D&D 5E Conversion to the metric system - how do YOU do it?


First Post
Hey guys! I'm really looking forward to trying out D&D 5e as soon as it's available here in Sweden. One thing that nags me a bit is the use of non-metrics in the system, since I've only DMed swedish games before that always use SI-units.

So... how do you convert D&D to the metric system? Some rough estimates that can be applied? Ways to think about distances and weights? I want to be able to run it TOTM-style, but have a hard time thinking in feet and lbs, especially on the fly.

Thanks :)

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If you divide distances in feet by three, that's about the number of metres -- and also the number of paces or strides, which works better than either as an in-world term to use in play. I wouldn't bother thinking much about exact weights, unless your characters carry scales.


For distance a rough estimate of 3 feet to a yard and 1 yard=1 meter should suffice (1 mile equals roughly 1.6 kilometers).

For weights I'd use google to convert pounds to kilograms (though that's roughly 1 pound = .45 kilograms).

Uh... liters are 1 gallon to 3.8 liters.

The Hitcher

Yep, 3 ft to 1 metre is close enough, as is 2 lb to 1 kg.

We predominantly use the metric system in Australia, but people do still talk in feet sometimes, so I don't find them much of a problem. Weight in pounds does confuse my brain, but it only rarely comes up.


If you think about it it does not matter if the conversion is actually accurate so long as it is consistent. You could even say that 1lb = 1kilo. So long as a sword is 5 units and your player can lift 200 units then in either case you can still only lift 40 swords (carefully!). You can get into immersion arguments (but everyone knows a sword isn't 5 kilos!!) but if you do you are taking your fantasy role playing game a little seriously.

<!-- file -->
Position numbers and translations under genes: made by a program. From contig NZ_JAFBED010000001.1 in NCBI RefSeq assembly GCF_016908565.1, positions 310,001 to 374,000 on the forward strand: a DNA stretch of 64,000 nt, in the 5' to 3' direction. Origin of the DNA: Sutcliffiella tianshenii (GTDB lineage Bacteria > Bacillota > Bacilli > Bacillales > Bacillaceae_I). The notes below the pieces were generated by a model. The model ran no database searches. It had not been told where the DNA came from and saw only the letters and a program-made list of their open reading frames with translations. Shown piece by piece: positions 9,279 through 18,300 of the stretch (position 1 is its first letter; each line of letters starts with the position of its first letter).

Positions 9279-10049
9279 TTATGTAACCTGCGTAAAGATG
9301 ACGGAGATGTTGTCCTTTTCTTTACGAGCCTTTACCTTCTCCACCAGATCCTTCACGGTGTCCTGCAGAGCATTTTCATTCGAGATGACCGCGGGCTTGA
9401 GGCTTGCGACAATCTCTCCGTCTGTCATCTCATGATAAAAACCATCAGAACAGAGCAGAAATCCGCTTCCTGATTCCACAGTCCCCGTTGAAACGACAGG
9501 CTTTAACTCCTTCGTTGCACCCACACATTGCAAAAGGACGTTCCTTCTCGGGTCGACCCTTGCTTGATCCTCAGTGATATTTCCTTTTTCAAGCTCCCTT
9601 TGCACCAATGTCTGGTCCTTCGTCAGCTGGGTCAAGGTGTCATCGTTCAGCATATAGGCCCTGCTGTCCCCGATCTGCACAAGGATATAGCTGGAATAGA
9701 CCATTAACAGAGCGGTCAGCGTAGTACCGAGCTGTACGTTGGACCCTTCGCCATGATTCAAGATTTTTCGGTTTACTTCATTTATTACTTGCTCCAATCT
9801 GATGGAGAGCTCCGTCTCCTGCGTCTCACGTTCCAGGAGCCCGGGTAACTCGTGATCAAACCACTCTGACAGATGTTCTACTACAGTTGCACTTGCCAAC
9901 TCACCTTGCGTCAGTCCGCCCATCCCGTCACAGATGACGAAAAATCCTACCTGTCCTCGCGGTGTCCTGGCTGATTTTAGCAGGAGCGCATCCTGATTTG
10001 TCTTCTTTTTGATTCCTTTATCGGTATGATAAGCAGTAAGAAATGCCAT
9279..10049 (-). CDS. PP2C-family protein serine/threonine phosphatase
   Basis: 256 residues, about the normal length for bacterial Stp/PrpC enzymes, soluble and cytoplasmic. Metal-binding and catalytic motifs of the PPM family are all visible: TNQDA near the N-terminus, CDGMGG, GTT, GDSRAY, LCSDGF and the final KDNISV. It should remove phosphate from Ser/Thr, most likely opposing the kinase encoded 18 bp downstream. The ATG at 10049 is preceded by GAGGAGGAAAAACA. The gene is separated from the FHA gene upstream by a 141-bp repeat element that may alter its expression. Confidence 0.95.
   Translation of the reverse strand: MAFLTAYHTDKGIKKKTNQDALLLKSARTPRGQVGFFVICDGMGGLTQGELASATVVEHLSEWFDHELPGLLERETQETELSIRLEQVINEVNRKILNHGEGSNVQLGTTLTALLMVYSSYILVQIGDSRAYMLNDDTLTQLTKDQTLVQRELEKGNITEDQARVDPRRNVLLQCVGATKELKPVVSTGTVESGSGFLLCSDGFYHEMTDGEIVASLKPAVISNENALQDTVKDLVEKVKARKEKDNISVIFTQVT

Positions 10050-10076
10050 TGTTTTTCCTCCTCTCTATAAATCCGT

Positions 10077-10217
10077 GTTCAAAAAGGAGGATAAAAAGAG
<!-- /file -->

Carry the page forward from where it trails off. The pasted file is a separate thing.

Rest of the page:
For distance you could make 5ft = 1 meter to make the use of battlegrids easy. Tell the players that this is a planet where everyone is rather petite.


As a Canadian who was raised on the metric system.... I primarily think in feet and pounds. I have no idea how to help you.

One thing I guess is that I never found feet and pounds to be hugely important. The weight of things is usually for carrying capacity but I've found two systems I like more than that and so that is a non-issue for me. And for distances - well that one is trickier but I don't find it comes up very often either. Except for the movement of people - 30 feet, 25 feet, 20 feet - which can be converted to meters either straight calculator conversion (before play), or by swapping the feet into yards and then to meters as a rough estimate (during play), or by ignoring the issue entirely (keeping as it is?). Especially if going for theatre of the mind, I don't see the problem. I can't visualize 30 feet, 10 yards or 10 meters (and I think primarily in feet and inches) but I know 30 feet is the movement speed of a medium creature, so I use it as a measurement. Otherwise it doesn't really come up too often in TotM.

Be careful if converting to meters and then running a grid, it will mess with things - especially on littler creatures and their distance traveled. For quick conversion 30 feet becomes 10 squares, but 20 feet has to be rounded to 6 or 7 (20/3 = 6 and 2/3) and 25 is just over 8 (8 and 1/3) which doesn't create a nice scale to movements. I don't even want to think what it would look like for straight mathematical conversion.

I wish they did distances in yards though, so much more elegant for this conversion and for visualization (apparently). Even for the sizes of spaces for creatures (my favourite reason).

So, tl/dr - no idea really, sorry. But I wouldn't really worry about trying to convert it.


As a Canadian who was raised on the metric system.... I primarily think in feet and pounds. I have no idea how to help you.

Heh, me too. Weight and short distances are imperial and everything else is metric. I can do some simple conversions for meters and feet and pounds and kilos, but rarely need to.


If I'm using a grid, then 1 square = 1 meter. That means it is actually a slightly different scale but it works and means you don't have too much calculation to do. So for 5e it will mean 5ft=1m. Again, wrong but easier to calculate.

I've never worried too much about weight.

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